The mean distance and near angles in the PTO therapy group did not show significant improvement at the fourth month nor deterioration at the sixth month. In comparison with our study, Alkhamous and AlSaleh [13] proved that PTO therapy can improve the deviation control but does not improve nor worsen the angle of deviation. However, the assessment methods were different. Mohney et al. [18] noticed also no improvement in the angle of deviation despite improvement in the control and thus proved that there was not sufficient evidence to prescribe PTO for X(T). In the overminus spectacle group, 5% of patients deteriorated in their score whereas 90% showed improvement at the fourth month of treatment. At the sixth month follow-up after stoppage the overminus spectacles, 88.8% of the patients deteriorated in their control score, whereas 11% remain with the same score, but no one showed improvement in the control score after removal the overminus spectacles. There was also a significant improvement in the angle for near and far in the overminus spectacle group at the fourth-month follow-up and a significant deterioration in the sixth-month visit after cessation of treatment. Previous studies of the overminus spectacle therapy showed variable results and different assessment criteria [10],[11],[19]. Rowe et al. [10] results were based on New Castle Control Score system (NCCS) and showed a 51% improvement rate in 21 patients after 5 years of follow-up which was longer than the treatment duration in our study and that may explain the lower percentage of improvement in his study than ours. Watts et al. [20] reported a 70.8% success rate in 24 patients from 2 to 17 years within 4 months of treatment, which was same as the treatment period in our study, with the use of NCCS to assess the control of X(T). Huseyin et al. [21] retrospective study showed 84% improvement in 19 patients with overminus spectacle therapy. However, with the use of NCCS and Jampolsky’s assessment criteria in a median of 18 months, the study by Chen et al. [19] showed improvement in the score more than 1 in 59% of participants, which is almost similar to our study, as among the 90% who improved were 60% who showed significant improvement. We both used the same control score to assess the patients, although the study duration was 8 weeks [19].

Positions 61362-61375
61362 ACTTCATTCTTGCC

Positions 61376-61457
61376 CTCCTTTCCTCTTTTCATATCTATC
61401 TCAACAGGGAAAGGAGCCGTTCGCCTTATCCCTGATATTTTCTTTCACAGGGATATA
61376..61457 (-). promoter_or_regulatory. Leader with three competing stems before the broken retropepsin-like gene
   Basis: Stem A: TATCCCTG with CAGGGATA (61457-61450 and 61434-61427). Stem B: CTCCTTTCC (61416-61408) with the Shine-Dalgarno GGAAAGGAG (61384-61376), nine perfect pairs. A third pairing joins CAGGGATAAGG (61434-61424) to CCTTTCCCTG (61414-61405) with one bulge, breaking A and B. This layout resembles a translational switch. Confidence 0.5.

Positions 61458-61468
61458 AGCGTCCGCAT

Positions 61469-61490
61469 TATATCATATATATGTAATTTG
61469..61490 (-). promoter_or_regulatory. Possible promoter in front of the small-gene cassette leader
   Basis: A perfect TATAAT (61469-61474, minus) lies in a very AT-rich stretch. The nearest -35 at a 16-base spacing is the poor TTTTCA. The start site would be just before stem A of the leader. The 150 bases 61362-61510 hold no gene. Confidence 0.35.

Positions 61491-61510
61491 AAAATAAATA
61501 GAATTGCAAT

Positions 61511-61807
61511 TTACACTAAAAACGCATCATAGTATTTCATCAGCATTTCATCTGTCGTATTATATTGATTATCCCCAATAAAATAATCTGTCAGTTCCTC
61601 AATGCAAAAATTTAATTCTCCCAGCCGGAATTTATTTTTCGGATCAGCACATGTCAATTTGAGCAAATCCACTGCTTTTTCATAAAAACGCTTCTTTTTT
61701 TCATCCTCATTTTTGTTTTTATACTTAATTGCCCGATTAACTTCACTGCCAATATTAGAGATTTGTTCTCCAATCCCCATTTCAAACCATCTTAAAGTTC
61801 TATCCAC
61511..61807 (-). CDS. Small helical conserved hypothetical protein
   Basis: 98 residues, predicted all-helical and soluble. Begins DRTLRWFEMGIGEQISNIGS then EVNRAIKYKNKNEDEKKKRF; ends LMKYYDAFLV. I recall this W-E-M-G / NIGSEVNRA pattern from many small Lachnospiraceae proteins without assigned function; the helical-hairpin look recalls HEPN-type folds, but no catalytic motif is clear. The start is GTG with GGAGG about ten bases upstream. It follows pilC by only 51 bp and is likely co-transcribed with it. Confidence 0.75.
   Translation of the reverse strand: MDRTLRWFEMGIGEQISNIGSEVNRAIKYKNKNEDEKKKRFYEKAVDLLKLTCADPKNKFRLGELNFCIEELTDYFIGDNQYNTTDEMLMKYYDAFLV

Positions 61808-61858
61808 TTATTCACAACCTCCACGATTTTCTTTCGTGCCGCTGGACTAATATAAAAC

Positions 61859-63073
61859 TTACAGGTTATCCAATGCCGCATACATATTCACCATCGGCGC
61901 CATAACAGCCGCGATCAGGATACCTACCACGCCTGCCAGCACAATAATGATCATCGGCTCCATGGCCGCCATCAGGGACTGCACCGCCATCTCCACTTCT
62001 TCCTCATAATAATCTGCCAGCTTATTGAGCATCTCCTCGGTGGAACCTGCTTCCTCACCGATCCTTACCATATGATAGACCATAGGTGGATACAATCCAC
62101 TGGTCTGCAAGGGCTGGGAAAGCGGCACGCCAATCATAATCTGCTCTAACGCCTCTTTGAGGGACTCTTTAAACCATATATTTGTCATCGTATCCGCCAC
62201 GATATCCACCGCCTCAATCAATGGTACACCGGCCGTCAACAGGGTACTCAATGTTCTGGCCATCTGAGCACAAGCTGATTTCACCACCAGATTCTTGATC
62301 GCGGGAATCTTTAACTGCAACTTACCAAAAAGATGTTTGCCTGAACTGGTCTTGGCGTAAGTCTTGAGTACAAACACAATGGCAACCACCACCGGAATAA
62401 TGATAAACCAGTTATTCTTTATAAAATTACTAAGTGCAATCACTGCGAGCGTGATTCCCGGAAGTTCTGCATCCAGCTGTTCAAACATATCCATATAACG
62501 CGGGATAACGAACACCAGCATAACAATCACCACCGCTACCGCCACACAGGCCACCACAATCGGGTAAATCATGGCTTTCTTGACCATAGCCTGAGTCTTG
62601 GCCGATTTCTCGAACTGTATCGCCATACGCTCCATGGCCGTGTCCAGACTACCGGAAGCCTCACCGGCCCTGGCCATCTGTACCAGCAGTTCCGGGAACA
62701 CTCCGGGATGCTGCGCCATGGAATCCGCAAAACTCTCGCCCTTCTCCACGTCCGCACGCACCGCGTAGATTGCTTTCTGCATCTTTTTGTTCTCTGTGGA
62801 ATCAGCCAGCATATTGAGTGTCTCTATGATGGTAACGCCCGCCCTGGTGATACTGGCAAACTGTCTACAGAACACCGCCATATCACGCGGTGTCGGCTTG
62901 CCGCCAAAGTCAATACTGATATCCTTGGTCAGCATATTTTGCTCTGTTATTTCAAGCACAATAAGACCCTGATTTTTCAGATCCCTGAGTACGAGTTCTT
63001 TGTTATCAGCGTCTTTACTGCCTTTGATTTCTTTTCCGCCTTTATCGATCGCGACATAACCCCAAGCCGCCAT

The small sample, the pilot design, and the study duration are the most important limitations in our study. On the contrary, it has a number of strength points. First, we assessed the success of treatment after 2 months of withdrawal. Second, we compared the two treatment modalities, overminus spectacles and PTO therapy, in one study. We suggest working on a protocol of treatment and treatment cessation in further studies with larger sample size and longer study duration.